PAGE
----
For all the talk being heard today about the anger of the American people about their will being thwarted by the nefarious maneuverings of the NRA, the news landscape the day after the defeat of the gun bill illustrates the problem with assuming that one issue can dominate the public consciousness. As much as the president and his media cheerleaders would like to assume that a Newtown victims-fueled fury can transform American politics, less than 24 hours later the gun issue is competing with other stories that are more compelling, such as the Boston terror attack and the massive deaths and damage that resulted from the fertilizer factory explosion in Texas. As much as many Americans are still deeply moved by Newtown and most think Manchin-Toomey made sense, the lines on gun issues are still largely drawn on regional and ideological lines that have not budged much in the past few months.

As Josh Kraushaar points out in the National Journal today, the electoral math in 2014 favors gun rights advocates, not President Obama and his allies. With so many Senate Democrats up for re-election in red states where guns remain popular, it’s hard to see how liberals will be able to harness the emotions of Newtown to elect people who will change the numbers on such issues. The fact that the amendment to the bill proposed by Texas Senator John Cornyn about states respecting each other’s concealed carry permits won more bipartisan support than Manchin-Toomey–although it, too, failed–is telling.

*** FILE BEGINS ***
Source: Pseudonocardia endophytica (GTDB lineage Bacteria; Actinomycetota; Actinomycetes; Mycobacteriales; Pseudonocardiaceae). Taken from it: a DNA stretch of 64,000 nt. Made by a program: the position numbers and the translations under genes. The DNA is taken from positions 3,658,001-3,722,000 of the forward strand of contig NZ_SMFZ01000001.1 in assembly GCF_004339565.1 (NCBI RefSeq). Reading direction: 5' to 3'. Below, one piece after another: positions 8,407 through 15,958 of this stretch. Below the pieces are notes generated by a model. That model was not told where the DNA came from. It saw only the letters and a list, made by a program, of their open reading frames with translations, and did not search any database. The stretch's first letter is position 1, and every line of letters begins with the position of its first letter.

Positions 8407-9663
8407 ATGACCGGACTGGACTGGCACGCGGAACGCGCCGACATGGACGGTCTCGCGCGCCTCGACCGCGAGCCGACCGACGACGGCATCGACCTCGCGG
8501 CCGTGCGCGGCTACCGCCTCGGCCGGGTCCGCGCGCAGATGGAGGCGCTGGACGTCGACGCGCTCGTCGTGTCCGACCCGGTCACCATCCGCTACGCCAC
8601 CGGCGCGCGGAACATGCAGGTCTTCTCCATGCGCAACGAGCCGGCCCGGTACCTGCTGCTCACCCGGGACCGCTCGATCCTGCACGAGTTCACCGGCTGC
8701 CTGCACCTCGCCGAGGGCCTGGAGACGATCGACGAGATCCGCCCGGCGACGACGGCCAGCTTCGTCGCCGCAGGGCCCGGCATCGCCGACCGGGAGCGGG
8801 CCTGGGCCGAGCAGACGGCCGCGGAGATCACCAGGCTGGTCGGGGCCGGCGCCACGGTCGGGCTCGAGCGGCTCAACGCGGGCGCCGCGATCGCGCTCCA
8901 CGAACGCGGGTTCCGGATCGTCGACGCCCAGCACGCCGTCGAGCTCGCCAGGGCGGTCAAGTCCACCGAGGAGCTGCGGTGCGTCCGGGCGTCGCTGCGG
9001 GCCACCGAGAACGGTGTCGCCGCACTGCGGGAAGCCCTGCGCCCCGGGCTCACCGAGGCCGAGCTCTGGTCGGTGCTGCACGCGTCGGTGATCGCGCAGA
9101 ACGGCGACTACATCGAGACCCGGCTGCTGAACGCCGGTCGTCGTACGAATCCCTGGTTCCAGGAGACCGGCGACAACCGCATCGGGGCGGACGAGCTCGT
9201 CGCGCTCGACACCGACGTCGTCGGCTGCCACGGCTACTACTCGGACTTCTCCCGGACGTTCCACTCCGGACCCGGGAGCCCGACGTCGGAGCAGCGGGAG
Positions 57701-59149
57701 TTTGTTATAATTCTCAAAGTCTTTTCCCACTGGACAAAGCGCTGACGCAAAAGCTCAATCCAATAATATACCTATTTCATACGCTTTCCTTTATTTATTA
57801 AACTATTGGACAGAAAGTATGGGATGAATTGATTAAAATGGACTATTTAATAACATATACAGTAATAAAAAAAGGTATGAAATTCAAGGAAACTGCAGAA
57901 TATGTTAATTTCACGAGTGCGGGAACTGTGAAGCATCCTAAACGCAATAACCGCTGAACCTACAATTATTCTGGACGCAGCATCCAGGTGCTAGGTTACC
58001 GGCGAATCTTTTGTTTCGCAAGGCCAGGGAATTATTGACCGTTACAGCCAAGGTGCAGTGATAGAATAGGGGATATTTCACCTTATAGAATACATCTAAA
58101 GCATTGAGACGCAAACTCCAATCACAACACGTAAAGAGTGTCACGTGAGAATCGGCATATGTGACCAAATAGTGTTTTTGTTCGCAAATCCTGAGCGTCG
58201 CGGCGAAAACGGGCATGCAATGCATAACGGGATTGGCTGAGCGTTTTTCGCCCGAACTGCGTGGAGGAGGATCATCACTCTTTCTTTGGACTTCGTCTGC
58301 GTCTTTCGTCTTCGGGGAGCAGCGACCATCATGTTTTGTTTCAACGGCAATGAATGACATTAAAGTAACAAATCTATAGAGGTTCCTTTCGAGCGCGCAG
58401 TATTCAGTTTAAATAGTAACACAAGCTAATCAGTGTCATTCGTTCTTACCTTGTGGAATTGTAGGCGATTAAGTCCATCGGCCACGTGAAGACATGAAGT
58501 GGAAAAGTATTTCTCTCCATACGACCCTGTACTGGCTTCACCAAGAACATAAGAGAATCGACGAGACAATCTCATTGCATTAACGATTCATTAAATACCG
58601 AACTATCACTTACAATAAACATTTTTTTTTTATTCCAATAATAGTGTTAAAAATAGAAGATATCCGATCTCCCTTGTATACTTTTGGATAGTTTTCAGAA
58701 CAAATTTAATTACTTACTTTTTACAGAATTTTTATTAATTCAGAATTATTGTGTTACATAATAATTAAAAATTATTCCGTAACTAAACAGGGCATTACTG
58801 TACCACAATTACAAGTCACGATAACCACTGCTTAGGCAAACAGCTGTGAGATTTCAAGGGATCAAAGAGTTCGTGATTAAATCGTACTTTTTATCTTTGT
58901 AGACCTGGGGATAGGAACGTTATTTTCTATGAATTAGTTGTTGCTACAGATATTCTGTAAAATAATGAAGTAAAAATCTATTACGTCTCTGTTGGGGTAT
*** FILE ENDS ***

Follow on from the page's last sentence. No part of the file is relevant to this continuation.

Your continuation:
Red state Democrats, including the four who opposed Manchin-Toomey, may face primary challenges from the left. But the prospects of those senators being replaced by pro-gun control liberals are virtually non-existent, no matter how much money Bloomberg pours into those races. Nor is it likely that Republicans in the south or west are spending too much time worrying about Democrats beating them by waving the bloody shirt of Newtown.

But Republicans should not be too sanguine about the political landscape next year. They have been underestimating Obama’s appeal for years and next year may be no exception. What the president may be able to do next year in a campaign that will in part be aided by gun-violence victims’ families is to help increase turnout among the Democratic base that might change races in some states and hurt the GOP’s chances of winning back the Senate while holding onto the House.